Electronic ink screens, neural network, custom produced dataset, custom designed liquid-cooled server; custom e-ink video playback software driver.
In this installation, e-ink screens are set to display a moving image, generated by an AI system in real-time. The system is trained on images of inkblots and set to render visually alike content at the rate of hundreds of samples per minute. The training data was comprised of a thousand scans of inkblots on cold-pressed paper sheets. The algorithm is computed via the GPU server in an open frame wall-mounted configuration; its hardware is liquid-cooled with the solution containing an actual ink mix, that circulates throughout the machine. The installation calls on the traditional Chinese ink wash painting technique, however not so much about its style or iconography, but rather it focuses on the material qualities of the ink, its aesthetic capacities and ontology.
Under what guises will this tradition continue to exist through phases of industrial advancements in visual media? Can one still trace subtle details of ink drops soaked into paper on images, computationally derived from original samples? Does it hold up to be called an inkblot when each image is unique only in its algorithmic authenticity and is produced via the means of e-ink displays? Unlike conventional screens are engineered to mimic the look of ink on paper by arranging nanosized pigment particles with electromagnetic waves across the display’s surface. The work is a visual meditation on tracing links between traditions, industrial processes, tools, emerging aesthetics & formerly dominant visual languages.
Artificial Intelligence & The Intercultural Dialogue in Hermitage, St.Petersburg, RUS, 2019
ALGORITMIC AESTHETICS AND ONTOLOGY
Notes on Chinese ink
Recent studies in the field of artificial intelligence (in particular generative adversarial networks) have demonstrated outstanding results in the synthesis of hyper-realistic imagery [e.g. neural network Style Gan 2, https://arxiv.org/abs/1912.04958]. Along with the rendering of photorealistic images, data scientists and machine vision specialists have demonstrated extraordinary capabilities of the aforementioned class of artificial neural networks in simulating artistic techniques and style transfer. The degree of quality and accuracy of those algorithmic outputs strikes the imagination. These developments and the emerging prospect of their further applications and calibrations do pose new challenges in the fields of media, journalism and, of course, artistic production, raising a set of new aesthetic issues. The work Chinese ink is meant to facilitate an inquiry into traditional Chinese ink calligraphy technique; my interest is not related to the imagery, visual style or iconography in Chinese painting, but rather to the physical properties, material specificity and historical connotations of industrialisation of technic itself as seen through the lens of the present context. The way in which the ink behaves - as a material produced from soot and glue of animal origin or sometimes graphite-based mineral types, in contact with a special coarse-grained and pre-moistened paper, still remains superior in certain qualities as opposed to European inks. Radiating black lacquer sheen Chinese ink sticks are rubbed and diluted with water to a thick or thin liquid consistency, which allows for achieving a wide range of shades of black and grey, such depth and tone richness had hardly been achieved with European inks. In China ink is considered the cult of tradition and state-of-the-art technology. The work Chinese Ink visually examines applications of the generative-adversarial network in the synthetic simulation of the original technique.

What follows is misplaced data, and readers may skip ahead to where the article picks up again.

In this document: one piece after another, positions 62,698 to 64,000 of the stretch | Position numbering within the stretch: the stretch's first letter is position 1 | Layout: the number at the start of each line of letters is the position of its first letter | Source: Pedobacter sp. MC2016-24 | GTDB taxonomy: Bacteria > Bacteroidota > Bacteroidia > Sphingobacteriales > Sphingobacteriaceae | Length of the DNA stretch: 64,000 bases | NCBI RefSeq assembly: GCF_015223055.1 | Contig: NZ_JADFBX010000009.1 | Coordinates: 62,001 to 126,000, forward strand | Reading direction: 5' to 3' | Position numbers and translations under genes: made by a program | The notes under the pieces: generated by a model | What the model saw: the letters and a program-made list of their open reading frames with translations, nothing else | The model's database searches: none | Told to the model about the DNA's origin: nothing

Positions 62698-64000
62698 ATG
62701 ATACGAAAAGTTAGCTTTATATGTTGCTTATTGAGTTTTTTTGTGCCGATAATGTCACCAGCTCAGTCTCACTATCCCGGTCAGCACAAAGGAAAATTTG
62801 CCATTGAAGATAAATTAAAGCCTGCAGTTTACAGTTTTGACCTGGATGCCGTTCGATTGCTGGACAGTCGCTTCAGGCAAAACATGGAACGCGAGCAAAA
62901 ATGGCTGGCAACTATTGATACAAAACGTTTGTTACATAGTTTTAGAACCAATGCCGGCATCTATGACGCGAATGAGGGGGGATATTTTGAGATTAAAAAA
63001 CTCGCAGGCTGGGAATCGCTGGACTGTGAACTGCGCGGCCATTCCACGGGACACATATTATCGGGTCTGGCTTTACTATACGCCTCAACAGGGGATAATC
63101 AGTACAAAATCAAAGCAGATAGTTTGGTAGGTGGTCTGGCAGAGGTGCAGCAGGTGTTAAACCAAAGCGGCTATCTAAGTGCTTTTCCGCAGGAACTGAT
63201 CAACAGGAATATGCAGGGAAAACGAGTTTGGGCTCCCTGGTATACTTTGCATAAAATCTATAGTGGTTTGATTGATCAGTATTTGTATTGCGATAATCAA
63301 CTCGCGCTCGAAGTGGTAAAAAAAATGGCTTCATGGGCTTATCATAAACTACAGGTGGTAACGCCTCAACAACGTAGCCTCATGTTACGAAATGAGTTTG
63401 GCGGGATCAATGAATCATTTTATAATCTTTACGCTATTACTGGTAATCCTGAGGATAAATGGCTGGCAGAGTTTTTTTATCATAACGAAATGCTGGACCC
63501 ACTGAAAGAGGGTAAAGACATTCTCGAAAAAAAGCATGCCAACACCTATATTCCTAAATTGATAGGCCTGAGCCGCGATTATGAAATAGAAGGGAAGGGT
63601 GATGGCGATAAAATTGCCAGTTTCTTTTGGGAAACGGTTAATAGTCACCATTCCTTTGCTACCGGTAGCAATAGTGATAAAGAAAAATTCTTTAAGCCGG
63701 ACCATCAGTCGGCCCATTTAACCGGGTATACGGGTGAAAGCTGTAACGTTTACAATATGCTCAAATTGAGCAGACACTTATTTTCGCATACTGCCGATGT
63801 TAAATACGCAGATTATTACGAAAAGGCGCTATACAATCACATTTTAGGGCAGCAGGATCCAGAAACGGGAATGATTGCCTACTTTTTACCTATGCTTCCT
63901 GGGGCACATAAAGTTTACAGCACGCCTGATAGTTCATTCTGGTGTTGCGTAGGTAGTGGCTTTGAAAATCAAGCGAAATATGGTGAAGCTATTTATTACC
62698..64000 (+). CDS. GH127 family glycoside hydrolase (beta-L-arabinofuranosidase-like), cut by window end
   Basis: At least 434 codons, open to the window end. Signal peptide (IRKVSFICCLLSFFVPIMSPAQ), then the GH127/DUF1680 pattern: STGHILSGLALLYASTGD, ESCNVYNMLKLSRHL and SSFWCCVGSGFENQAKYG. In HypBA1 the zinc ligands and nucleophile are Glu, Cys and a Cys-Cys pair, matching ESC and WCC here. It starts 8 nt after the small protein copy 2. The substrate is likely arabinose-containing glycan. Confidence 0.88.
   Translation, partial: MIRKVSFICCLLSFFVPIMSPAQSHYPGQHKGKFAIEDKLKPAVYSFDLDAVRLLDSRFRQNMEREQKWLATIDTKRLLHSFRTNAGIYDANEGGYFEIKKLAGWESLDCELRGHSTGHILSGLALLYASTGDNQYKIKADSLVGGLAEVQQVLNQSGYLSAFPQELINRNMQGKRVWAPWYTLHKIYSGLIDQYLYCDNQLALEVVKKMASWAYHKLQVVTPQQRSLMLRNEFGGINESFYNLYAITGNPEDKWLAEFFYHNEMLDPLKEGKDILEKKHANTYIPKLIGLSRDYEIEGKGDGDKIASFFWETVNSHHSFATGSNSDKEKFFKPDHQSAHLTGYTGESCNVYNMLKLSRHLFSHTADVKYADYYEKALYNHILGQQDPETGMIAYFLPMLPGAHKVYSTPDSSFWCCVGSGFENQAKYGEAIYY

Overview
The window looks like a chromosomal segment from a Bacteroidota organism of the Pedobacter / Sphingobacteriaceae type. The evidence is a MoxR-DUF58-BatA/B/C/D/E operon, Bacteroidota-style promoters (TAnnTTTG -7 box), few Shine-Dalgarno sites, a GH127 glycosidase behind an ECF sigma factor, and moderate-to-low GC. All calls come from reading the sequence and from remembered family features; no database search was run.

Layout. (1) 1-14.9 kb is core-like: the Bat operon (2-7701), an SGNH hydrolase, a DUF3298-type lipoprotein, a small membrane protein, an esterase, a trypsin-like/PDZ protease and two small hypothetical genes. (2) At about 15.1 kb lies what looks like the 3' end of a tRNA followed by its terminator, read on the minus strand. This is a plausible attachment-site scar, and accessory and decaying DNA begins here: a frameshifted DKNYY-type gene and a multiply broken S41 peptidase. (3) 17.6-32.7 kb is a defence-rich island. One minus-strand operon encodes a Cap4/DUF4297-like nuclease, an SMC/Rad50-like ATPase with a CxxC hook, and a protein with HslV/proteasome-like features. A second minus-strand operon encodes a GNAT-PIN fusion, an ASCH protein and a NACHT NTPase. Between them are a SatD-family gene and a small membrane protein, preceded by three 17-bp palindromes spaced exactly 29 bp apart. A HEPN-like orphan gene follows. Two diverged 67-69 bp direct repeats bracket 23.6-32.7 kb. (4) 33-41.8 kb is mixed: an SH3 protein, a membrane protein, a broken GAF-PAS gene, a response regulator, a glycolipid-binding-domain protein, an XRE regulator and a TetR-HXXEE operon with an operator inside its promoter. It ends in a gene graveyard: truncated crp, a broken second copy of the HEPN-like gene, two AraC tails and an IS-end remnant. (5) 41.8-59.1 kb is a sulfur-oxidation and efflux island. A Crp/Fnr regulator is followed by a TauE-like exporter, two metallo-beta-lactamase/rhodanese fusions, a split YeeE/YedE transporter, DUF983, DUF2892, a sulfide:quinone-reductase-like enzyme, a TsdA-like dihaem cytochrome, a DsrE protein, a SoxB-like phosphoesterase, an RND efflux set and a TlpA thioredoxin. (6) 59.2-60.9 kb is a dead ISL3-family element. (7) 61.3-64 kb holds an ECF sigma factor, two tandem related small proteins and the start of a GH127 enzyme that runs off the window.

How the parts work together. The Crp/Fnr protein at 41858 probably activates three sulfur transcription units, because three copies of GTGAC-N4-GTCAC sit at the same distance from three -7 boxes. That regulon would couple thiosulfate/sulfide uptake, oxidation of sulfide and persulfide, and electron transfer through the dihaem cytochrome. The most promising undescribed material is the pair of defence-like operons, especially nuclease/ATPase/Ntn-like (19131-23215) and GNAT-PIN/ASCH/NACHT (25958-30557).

The neural network is being trained on thousands of inkblot images, a dataset especially developed for the project; An involved machine is capable of rendering thousands of images per minute, similar to those it analysed in the dataset, yet each being unique in its algorithmic authenticity. The resulting images are generated in real-time and sequentially displayed via the means of electronic ink displays. The latter plays a crucial role in conveying politics between the visual and conceptual contents of the work. Electronic paper (also e-paper, electronic ink or e-ink) are display devices that mimic the appearance of ordinary ink on paper. Unlike conventional backlit flat panel displays that emit light, electronic paper displays reflect light like paper, involving particles. These hard-pigmented grains are distributed across microstructural material. There is no surprise that such displays are fabricated in modern China, – the country which also occupies one of the leading positions in application, development and research in the fields of machine learning and AI. The economic, political and industrial conditions of neoliberal globalisation under which the above-described technologies are developed in modern China regulate another pace and purpose as opposed to those, at which production and application of traditional ink technology were maintained for centuries. How do such conditions reconvey visual aesthetic qualities? - an issue raised through this work; it suggests to traceback of a chain of links between tradition, technology, time, economies and techno-political processes leading to automation and new emerging aesthetics and tools that enable them on a material level. The main focus of the research around the work is preoccupied with the processes of formation of algorithmic aesthetics and their links to anticipated traditional visual languages.
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